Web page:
The Anglican Communion Environmental Network released a statement on 19 June, “Environmental racism: when #blacklivesdon’tmatter,” noting that predominantly black lives are being impacted by drought, flooding, storms and sea level rise.
“The delayed global response to climate injustice gives the impression that #blacklivesdontmatter,” the statement reads. “We issue this urgent statement today, June 19 2020, a day known as Juneteenth in the United States, marking and remembering the official end of slavery in that country in 1865.”
The statement calls attention in particular to the impact of environmental racism on indigenous peoples decimated by the effects of colonization. “Tribes of people were enslaved, and annihilated by harsh conditions and by diseases for which they had no immunity in the first decades of colonization,” reads the statement, the statement reads, and today: “It is estimated that there are 40 million climate refugees in the world today, and by 2050 that number could reach one billion.”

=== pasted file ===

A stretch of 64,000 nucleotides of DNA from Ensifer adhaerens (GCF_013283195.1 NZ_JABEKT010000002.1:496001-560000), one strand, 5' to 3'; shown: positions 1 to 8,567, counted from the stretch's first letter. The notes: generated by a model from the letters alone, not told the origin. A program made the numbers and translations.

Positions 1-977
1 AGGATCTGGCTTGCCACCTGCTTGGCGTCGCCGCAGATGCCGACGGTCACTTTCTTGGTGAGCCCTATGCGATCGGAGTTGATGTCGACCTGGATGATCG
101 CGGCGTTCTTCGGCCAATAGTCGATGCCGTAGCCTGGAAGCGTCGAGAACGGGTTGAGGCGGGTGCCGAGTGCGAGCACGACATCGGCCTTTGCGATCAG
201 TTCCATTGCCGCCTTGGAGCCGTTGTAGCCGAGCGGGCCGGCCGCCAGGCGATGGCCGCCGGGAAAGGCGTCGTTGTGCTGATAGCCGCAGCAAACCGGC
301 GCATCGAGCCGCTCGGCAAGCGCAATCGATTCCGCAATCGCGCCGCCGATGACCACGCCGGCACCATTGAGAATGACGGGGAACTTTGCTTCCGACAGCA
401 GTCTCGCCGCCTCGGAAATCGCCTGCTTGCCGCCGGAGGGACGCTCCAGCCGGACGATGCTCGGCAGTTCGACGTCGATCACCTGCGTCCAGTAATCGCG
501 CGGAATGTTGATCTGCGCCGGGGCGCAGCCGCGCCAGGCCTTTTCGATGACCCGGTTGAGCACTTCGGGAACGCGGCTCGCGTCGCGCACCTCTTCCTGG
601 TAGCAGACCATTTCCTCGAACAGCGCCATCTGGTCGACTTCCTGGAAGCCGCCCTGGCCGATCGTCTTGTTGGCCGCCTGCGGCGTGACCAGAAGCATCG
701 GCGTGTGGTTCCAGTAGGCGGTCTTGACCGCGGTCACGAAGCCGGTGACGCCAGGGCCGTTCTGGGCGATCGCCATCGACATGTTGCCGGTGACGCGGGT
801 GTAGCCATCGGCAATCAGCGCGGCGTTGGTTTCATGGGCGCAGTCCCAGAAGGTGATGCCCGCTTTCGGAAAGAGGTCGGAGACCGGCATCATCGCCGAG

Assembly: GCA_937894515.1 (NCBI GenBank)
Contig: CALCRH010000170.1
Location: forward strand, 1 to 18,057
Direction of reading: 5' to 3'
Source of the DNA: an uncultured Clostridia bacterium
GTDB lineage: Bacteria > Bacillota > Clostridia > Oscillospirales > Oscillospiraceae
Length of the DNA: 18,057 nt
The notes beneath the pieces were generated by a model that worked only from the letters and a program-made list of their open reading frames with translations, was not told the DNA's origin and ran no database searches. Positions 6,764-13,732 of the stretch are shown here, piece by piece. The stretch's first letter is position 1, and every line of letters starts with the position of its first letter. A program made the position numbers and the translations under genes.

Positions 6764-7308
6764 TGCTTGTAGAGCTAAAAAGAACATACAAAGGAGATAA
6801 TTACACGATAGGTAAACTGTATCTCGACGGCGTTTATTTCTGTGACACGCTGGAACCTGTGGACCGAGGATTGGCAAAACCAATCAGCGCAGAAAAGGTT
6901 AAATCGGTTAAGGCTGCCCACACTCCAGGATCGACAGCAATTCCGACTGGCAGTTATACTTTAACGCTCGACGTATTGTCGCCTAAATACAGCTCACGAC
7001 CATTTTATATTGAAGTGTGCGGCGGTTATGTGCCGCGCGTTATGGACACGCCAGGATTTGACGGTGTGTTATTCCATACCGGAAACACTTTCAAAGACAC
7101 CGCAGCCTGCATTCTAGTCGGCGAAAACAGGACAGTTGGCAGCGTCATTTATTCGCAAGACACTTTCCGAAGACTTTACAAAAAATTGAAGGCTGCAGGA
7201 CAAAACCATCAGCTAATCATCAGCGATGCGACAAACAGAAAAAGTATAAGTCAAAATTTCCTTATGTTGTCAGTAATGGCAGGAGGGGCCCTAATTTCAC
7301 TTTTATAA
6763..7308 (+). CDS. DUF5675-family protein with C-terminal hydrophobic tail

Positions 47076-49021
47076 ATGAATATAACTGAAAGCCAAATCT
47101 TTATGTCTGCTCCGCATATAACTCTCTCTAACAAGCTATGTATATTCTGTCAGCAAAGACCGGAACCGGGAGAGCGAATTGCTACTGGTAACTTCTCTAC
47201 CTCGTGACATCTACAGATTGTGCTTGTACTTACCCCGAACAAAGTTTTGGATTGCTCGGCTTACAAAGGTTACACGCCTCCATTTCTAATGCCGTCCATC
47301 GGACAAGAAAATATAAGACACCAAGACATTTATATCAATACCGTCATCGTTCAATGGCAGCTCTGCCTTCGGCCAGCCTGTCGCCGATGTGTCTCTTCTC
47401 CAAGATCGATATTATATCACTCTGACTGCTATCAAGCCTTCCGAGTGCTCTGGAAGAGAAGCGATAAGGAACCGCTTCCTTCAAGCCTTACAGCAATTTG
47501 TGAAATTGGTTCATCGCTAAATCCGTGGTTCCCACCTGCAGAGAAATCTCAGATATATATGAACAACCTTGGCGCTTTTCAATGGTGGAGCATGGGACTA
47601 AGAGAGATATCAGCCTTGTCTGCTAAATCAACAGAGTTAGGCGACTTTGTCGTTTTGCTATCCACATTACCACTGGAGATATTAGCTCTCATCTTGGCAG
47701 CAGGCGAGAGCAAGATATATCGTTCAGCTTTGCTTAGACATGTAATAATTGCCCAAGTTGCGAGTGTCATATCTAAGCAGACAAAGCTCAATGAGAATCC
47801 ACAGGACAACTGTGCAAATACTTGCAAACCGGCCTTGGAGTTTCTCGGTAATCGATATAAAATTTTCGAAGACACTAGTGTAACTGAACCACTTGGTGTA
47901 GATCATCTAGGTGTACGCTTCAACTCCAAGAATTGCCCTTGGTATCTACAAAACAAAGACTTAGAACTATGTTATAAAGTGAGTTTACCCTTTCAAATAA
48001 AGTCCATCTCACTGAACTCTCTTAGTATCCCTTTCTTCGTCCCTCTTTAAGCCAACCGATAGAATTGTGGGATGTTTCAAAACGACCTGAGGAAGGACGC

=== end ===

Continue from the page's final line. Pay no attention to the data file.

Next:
Communities are being forced from their traditional lands due to drought and sea level rise, the statement continues. “Climate change can lead to increased conflict as farming communities are forced off their land into cities,” the text reads. “In Central America thousands of indigenous people have been made climate refugees.”
The statement also notes that Pacific islanders in Tonga and Fiji face the destruction of their homes and cultures due to sea level rise.